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This is how the coronavirus kills

Published Apr 29th, 2020 3:23PM EDT
Coronavirus USA
Image: Duncan Williams/CSM/Shutterstock

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  • The National Institutes of Health produced new imagery of the novel coronavirus that causes the deadly COVID-19 disease.
  • The image shows SARS-CoV-2 replicas exiting the body of a dying cell that had been infiltrated by the virus.
  • The created was obtained with the help of a sophisticated microscope and it shows us how the novel coronavirus kills cells.
  • Visit BGR’s homepage for more stories.

Imagine there’s anywhere from a few thousand to a few million thugs waiting on your doorstep to attack you every time you leave the house. That’s how you have to think about the invisible coronavirus threat. COVID-19 is a very serious disease and it’s out there, even if you can’t see the tiny novel coronavirus that causes it. Even people who appear to be healthy could have it and they could pass it on to you with ease. The virus is quite good at spreading in a community, and it’s very devious. Symptoms might not appear up to 14 days after the infection, and that’s if they appear at all. That’s why some sort of social distancing might be required for quite a long time to come, even after authorities relax some of the current rules.

If you still don’t believe the SARS-CoV-2 is a real danger or if you just want to see this horrific microorganism that upended your life, we have just the image for you. The following picture shows exactly how the virus kills the cells it infects.

Coronaviruses are 125 nanometers wide, which means you can fit some 800 of them in the width of a human hair. You won’t see the virus out in the wild, hence my thug analogy. But it’s there, and all it takes is for one of this tiny thing to get into your respiratory tract to initiate a chain reaction that can result in death, in a worst-case scenario.

What the virus does is to hook up to specific cell receptors, and then it binds to that cell. That’s where the virus takes over the cell’s chemical plan to replicate itself. All the copies the cell produces pour outside of it, killing it in the process, and all those virus cells go on to attach to other cells. It all happens over and over until the immune system can put a stop to it.

The lung is SARS-CoV-2’s preferred location, and an attack on the lungs is what can lead to complications. A study from 1982 concluded that alveolar type I cells are one of the largest cells in the lung, having a mean volume of 1,764 micrometers — that’s 1.764 million nanomaters. So a lung cell has plenty of space to accommodate the novel coronavirus and allow it to replicate.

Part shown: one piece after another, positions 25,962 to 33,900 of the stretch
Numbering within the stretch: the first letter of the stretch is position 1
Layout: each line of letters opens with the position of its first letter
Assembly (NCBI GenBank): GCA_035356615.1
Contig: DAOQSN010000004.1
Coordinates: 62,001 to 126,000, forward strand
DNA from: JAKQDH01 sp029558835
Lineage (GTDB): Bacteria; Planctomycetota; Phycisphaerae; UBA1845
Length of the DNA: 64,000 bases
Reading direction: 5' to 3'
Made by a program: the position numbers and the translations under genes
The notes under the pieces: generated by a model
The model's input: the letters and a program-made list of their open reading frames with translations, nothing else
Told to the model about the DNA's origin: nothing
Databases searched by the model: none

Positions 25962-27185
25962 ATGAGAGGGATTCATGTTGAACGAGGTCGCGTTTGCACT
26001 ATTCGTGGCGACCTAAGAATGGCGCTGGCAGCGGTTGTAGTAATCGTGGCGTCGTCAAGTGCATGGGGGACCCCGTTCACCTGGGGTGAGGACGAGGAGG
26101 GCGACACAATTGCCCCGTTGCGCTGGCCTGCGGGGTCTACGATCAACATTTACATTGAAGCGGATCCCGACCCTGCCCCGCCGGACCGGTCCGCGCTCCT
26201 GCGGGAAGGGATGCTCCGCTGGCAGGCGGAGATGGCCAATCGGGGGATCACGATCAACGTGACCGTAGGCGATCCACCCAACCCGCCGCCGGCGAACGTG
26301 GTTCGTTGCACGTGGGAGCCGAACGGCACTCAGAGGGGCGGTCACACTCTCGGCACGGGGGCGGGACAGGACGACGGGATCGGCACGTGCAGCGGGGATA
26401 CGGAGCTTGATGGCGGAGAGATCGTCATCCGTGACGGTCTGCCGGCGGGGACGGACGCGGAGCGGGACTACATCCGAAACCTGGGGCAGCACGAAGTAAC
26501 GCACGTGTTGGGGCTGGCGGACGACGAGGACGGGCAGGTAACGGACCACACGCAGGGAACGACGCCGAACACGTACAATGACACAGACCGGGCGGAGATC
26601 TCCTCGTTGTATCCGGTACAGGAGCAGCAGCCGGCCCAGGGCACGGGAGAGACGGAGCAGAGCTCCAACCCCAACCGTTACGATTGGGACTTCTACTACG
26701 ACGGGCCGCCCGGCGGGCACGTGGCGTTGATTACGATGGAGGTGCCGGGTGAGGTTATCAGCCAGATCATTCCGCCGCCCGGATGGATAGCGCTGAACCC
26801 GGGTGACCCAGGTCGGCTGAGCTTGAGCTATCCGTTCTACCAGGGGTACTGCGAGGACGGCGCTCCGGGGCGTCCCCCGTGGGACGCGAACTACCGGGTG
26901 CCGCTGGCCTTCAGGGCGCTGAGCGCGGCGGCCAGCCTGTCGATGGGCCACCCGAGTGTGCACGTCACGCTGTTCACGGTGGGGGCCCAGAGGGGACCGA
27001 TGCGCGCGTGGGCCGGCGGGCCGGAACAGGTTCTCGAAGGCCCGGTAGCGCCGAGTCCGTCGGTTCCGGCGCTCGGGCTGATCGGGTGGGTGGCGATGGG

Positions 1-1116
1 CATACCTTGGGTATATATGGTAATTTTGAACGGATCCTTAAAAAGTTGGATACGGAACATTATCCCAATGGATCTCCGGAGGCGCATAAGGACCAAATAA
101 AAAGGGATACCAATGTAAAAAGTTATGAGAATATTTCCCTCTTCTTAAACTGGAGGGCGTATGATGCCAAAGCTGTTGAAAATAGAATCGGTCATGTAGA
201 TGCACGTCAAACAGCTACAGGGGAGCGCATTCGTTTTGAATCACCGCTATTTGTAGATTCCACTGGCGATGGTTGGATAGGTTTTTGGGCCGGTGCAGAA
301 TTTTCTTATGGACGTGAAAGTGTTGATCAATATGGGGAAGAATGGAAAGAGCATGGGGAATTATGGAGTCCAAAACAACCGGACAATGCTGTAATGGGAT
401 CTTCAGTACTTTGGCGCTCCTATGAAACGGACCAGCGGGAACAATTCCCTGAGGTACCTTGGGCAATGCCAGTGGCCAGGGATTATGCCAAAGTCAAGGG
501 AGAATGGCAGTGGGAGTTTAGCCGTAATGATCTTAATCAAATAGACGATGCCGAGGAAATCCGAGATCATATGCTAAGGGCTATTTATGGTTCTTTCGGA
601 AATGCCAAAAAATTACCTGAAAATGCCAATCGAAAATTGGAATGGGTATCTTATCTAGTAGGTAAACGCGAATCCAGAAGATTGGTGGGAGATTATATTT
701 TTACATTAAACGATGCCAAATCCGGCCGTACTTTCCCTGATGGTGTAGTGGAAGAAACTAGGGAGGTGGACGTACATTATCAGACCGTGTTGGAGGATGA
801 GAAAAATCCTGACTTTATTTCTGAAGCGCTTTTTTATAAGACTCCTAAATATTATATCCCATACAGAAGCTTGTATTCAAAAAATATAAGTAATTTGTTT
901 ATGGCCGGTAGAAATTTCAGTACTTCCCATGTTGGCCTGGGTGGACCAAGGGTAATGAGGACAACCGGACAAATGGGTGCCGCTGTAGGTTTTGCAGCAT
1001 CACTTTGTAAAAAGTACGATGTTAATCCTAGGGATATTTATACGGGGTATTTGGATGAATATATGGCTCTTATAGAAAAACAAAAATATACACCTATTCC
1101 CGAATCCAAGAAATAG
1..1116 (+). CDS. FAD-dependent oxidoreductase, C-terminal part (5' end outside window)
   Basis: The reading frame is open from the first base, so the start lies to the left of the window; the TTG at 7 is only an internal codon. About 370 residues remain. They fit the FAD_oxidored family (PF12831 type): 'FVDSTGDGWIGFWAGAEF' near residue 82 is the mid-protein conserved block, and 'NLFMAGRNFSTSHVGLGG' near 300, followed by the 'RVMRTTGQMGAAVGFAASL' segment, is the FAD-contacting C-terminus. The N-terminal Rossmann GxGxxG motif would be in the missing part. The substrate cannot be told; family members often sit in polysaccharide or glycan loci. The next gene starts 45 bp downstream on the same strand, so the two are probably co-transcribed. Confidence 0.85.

The National Institutes of Health (NIH) was able to take a photo of the processor of coronavirus shedding (see above). Viral shedding is something you’ve heard on the news lately and refers to the process of the virus existing the dying cell after having replicated itself inside it. It was the NIH’s National Institute of Allergy and Infectious Diseases (NIAID), which used advanced technology to capture the COVID-19 virus leaving a dying cell.

The researchers used a scanning electron microscope (SEM) to capture the particles. The entire process is quite sophisticated as it doesn’t rely on light to capture the photo:

SEM enables visualization of particles, including viruses, that are too small to be seen with traditional light microscopy. It does so by focusing electrons, instead of light, into a beam that scans the surface of a sample that’s first been dehydrated, chemically preserved, and then coated with a thin layer of metal. As electrons bounce off the sample’s surface, microscopists such as Fischer are able to capture its precise topology. The result is a gray-scale micrograph like the one you see above on the left. To make the image easier to interpret, [Elizabeth] Fischer hands the originals off to [Rocky Mountain Laboratories] RML’s Visual Medical Arts Department, which uses colorization to make key features pop like they do in the image on the right.

Fisher, who took the photo, is the head of RML’s Electron Microscopy Unit. As you might have guessed, the tiny blue spheres are SARS-CoV-2 replicas that exit the orange-brown dying cell. The cell is an epithelial cell from the kidney of a monkey. The same sort of viral shedding occurs in the human body as well.

Chris Smith Senior Writer

Chris Smith has been covering consumer electronics ever since the iPhone revolutionized the industry in 2008. When he’s not writing about the most recent tech news for BGR, he brings his entertainment expertise to Marvel’s Cinematic Universe and other blockbuster franchises.

Outside of work, you’ll catch him streaming almost every new movie and TV show release as soon as it's available.

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